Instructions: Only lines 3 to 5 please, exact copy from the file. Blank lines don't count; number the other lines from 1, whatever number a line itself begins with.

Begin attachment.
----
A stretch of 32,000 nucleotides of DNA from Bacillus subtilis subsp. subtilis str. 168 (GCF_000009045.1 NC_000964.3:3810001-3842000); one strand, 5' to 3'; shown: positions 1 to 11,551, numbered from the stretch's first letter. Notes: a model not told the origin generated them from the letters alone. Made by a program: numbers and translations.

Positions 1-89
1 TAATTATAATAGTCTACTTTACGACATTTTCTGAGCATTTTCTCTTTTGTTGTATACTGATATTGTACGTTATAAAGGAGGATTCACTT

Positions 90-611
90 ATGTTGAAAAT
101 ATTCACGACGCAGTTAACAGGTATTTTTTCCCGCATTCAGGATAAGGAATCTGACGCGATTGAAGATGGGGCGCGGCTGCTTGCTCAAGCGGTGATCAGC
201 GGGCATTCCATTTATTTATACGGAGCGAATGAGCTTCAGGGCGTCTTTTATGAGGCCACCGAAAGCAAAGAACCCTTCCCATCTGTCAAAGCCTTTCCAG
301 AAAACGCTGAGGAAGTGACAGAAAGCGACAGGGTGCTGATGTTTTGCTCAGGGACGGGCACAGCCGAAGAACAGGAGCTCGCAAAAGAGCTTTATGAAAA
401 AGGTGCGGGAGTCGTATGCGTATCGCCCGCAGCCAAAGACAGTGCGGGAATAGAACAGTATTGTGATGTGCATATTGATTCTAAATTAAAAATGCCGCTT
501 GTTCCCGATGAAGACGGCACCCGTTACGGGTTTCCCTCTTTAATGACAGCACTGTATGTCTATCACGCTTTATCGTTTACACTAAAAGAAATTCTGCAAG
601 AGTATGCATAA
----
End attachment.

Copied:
1 TAATTATAATAGTCTACTTTACGACATTTTCTGAGCATTTTCTCTTTTGTTGTATACTGATATTGTACGTTATAAAGGAGGATTCACTT

Positions 90-611
90 ATGTTGAAAAT